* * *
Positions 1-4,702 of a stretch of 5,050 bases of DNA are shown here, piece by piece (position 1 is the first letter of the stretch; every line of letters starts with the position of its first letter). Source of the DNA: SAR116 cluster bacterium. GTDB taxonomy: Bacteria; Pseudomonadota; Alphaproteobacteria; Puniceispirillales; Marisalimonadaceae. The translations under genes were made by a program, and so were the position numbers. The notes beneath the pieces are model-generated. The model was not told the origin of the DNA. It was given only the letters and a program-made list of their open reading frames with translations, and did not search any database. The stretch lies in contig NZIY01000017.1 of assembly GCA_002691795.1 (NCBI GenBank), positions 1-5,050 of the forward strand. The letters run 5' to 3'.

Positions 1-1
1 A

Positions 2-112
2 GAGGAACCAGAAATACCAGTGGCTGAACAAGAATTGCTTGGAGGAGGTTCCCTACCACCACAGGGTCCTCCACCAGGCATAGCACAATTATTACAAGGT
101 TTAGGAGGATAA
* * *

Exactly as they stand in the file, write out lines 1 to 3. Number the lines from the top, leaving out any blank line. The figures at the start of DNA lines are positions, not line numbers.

Positions 1-4,702 of a stretch of 5,050 bases of DNA are shown here, piece by piece (position 1 is the first letter of the stretch; every line of letters starts with the position of its first letter). Source of the DNA: SAR116 cluster bacterium. GTDB taxonomy: Bacteria; Pseudomonadota; Alphaproteobacteria; Puniceispirillales; Marisalimonadaceae. The translations under genes were made by a program, and so were the position numbers. The notes beneath the pieces are model-generated. The model was not told the origin of the DNA. It was given only the letters and a program-made list of their open reading frames with translations, and did not search any database. The stretch lies in contig NZIY01000017.1 of assembly GCA_002691795.1 (NCBI GenBank), positions 1-5,050 of the forward strand. The letters run 5' to 3'.

Positions 1-1
1 A